MS looks at Vista beyond Windows

Microsoft is looking past Windows and taking a long view of its future by naming its next-generation operating system "Vista," officials from the US software behemoth said.

    Microsoft expects to release a polished version of Vista by 2006

    Mircrosoft officials said on Friday they would reveal details of the new platform on 3 August, when it is to be given to 100,000 Microsoft devotees for "beta" testing.

     

    "We live in a world of 'more'," Microsoft said in a written release. "More information, more ways to communicate, more things to do, more opportunities and, at the same time, more responsibilities."

     

    "At the end of the day, what you're after is a way to break through all the clutter to focus on what you want to focus on," the statement continued, noting people are increasingly turning to their computers get things done.

     

    "What you're trying to get is your own personal vista, whether that is trying to organise photos, find a file, or connect and collaborate with a number of people electronically."


    Refined version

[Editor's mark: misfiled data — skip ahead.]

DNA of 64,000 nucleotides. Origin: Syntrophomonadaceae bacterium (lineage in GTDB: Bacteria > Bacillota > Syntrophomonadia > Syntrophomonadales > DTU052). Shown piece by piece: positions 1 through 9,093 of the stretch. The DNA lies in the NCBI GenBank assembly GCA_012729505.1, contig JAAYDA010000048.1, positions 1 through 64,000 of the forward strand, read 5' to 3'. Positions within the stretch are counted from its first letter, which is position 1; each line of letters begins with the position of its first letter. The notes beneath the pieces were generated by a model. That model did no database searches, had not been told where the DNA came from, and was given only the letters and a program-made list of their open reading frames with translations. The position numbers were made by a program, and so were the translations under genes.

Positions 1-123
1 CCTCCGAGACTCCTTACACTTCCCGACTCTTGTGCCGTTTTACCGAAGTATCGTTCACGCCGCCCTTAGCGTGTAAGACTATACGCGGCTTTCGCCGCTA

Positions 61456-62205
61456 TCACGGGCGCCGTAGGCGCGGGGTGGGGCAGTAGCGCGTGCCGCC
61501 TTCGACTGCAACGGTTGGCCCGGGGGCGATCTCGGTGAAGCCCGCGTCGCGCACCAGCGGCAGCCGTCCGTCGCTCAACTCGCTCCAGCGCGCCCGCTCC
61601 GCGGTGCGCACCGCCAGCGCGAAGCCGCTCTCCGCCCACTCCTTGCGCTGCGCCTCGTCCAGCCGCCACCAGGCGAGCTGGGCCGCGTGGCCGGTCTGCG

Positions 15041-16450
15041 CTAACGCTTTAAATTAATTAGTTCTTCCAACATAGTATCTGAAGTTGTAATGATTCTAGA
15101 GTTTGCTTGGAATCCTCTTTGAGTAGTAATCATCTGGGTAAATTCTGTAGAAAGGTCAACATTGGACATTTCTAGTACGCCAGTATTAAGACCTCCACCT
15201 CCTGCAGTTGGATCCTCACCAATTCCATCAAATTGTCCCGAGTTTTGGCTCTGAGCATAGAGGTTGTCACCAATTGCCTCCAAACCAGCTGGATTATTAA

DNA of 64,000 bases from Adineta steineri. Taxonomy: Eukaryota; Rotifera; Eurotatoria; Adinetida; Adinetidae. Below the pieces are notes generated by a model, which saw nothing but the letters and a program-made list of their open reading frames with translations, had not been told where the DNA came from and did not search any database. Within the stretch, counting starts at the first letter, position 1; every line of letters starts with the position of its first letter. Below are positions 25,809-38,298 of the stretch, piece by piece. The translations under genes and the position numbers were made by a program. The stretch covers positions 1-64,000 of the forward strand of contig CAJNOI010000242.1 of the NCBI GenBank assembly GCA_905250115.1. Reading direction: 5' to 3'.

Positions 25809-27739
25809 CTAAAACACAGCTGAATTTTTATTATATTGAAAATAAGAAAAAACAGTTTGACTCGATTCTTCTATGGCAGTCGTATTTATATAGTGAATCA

Feedback from the beta testing will be used to create a more refined version.

    Feedback from beta testing will
    be used to refine the product

    The company reportedly expects a polished version of Vista to be released late in 2006, missing its original target date by about a year.

     

    Vista will replace the Windows XP operating system released in late 2001.

     

    "That's the role that Windows has always played - empowering people to use technology to do and accomplish what they want," the Microsoft release maintained.

    "But the world has evolved, and there's a lot more out there so we have to make some investments and make sure that we continue to play that role.

    SOURCE: AFP


    YOU MIGHT ALSO LIKE

    FGM: The last cutting season

    FGM: The last cutting season

    Maasai women are spearheading an alternative rite of passage that excludes female genital mutilation.

    'No girl is safe': The mothers ironing their daughters' breasts

    Victims of breast ironing: It felt like 'fire'

    Cameroonian girls are enduring a painful daily procedure with long lasting physical and psychological consequences.

    Could mega-dams kill the mighty River Nile?

    Could mega-dams kill the mighty River Nile?

    For Ethiopia, a new dam holds the promise of much-needed electricity; for Egypt, the fear of a devastating water crisis.